Problem definition: Contrary to classic applications of matching theory, in most contemporary on-demand service platforms, matches can not be enforced because workers are flexible – they choose their tasks. Such flexibility makes it difficult to manage workers while keeping customers satisfied. We build a framework to compare platform matching policies with less flexible and more flexible workers, and empirically quantify by how much worker flexibility hurts customer satisfaction and customer equity.Academic/Practical relevance: In academic literature, there is no established framework that allows for the comparison of matching policies in on-demand platforms. Further, the link between worker flexibility and customer satisfaction is understudied.Methodology: We propose a tripartite framework for empirical evaluation and comparison of the operational policies with different degrees of worker flexibility. Step 1: Predictive modeling of customer satisfaction based on estimation of individual unobservable characteristics: customer difficulty and worker ability (item-response theory model). Step 2: Evaluation of the effect of matching policy (under a given level of flexibility) on customer satisfaction (bipartite matching). Step 3: Quantification of the associated monetary impact (customer lifetime value model).Results: We apply our framework to the dataset of one of the world's largest on-demand platforms for residential cleanings. We find that customer difficulty and cleaner ability are good predictors of customer satisfaction. Granting full flexibility to workers reduces customer satisfaction by 3% and customer lifetime revenue by 0.2%. We propose a family of matching policies that provide sufficient flexibility to workers, while alleviating 75% of the detrimental effect of worker flexibility on customer satisfaction.Managerial implications: Our results suggest that, in platforms with flexible workforce, the presence of worker and customer heterogeneity reduces customer satisfaction through matching inefficiency. Our empirical framework helps practitioners to decide on the right level of worker flexibility and the means for achieving it.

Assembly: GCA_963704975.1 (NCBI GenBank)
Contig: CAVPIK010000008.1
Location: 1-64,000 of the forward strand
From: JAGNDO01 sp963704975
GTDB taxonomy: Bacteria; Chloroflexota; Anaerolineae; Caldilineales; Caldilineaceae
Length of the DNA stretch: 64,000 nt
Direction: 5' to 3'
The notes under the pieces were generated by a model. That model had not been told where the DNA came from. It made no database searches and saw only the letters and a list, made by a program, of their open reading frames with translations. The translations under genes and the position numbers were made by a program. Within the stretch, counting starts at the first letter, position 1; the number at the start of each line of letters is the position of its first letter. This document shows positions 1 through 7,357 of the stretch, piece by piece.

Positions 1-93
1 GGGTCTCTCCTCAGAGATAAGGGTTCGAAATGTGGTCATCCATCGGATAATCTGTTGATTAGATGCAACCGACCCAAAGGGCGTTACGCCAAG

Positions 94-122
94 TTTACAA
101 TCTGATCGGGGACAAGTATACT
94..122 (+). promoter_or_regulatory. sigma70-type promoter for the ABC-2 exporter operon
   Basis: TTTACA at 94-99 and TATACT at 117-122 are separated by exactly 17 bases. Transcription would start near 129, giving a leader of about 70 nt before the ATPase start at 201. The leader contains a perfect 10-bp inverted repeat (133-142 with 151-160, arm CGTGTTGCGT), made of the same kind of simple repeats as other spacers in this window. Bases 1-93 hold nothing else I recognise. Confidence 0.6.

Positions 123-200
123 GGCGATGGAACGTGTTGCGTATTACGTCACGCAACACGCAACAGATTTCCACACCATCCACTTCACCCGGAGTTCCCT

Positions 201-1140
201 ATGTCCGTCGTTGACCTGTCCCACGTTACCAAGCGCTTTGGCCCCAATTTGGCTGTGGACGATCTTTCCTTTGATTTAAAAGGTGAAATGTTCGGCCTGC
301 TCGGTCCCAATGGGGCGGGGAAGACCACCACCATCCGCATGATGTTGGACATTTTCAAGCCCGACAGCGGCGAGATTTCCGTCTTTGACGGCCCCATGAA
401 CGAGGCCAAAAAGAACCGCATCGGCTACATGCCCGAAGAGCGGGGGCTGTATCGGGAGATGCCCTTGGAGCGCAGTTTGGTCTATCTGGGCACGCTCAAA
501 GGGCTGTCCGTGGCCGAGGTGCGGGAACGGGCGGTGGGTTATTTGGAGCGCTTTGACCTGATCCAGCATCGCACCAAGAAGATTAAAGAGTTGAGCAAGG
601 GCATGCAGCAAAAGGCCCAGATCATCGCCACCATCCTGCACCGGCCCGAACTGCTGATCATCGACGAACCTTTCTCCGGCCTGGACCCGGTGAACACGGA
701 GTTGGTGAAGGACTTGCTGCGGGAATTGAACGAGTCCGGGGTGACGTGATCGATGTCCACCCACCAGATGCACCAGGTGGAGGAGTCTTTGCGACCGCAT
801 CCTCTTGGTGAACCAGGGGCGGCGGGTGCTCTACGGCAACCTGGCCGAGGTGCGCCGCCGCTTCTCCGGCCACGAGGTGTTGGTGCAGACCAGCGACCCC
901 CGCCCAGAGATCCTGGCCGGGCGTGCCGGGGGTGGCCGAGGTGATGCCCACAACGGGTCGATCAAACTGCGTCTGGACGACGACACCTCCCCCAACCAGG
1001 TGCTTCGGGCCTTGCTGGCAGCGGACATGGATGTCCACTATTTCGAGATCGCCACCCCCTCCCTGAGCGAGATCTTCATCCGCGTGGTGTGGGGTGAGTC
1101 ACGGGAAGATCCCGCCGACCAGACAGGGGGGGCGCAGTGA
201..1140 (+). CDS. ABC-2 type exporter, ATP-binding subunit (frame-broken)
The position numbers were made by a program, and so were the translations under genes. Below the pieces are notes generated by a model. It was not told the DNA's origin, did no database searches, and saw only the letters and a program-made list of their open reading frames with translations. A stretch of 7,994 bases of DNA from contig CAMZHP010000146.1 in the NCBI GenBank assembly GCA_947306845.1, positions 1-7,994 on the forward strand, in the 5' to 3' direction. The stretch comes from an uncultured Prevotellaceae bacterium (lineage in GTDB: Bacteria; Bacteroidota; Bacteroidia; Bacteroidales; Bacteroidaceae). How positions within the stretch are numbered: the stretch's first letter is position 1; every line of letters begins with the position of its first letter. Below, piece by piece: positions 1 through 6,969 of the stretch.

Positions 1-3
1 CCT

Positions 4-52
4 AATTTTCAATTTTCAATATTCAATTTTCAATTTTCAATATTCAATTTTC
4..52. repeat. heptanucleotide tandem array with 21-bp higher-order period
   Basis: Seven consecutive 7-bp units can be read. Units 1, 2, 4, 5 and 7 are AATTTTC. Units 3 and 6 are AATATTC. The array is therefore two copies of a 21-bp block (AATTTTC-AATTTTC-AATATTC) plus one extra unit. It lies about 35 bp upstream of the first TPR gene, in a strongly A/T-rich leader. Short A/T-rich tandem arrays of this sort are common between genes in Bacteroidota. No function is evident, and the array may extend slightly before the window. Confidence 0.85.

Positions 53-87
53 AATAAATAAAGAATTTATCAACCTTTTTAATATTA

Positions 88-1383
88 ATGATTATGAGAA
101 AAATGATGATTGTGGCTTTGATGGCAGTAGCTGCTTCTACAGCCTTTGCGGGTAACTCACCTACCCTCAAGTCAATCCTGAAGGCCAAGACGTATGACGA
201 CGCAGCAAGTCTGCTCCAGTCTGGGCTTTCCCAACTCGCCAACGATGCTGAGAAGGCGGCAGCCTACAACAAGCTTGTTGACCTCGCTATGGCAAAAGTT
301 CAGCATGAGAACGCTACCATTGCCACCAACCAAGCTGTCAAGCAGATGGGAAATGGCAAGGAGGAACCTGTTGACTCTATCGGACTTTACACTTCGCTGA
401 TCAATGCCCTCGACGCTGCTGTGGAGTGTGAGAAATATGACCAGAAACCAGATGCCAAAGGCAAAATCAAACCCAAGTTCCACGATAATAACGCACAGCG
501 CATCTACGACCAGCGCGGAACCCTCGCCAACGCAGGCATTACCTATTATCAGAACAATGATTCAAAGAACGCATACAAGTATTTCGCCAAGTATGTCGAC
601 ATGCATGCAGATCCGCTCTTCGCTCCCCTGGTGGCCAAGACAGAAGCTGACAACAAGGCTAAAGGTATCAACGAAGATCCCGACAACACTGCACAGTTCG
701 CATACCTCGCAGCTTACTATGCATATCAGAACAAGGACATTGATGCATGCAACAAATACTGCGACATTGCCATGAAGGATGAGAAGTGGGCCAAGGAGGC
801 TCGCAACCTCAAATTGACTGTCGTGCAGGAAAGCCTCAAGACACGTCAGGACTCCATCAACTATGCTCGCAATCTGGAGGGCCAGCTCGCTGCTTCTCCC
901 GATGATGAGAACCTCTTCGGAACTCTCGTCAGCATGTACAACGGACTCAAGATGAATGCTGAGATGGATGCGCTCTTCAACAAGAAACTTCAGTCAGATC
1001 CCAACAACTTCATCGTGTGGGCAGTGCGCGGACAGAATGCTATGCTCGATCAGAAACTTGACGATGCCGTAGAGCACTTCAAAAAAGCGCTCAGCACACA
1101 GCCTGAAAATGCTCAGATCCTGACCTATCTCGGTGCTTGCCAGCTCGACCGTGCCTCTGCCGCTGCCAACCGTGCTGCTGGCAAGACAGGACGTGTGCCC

Keywords: workforce flexibility, decentralization, customer satisfaction, service operations, labor management, labor platforms, customer relationship management, business analytics

Departments: Information Systems and Operations Management, GREGHEC (CNRS)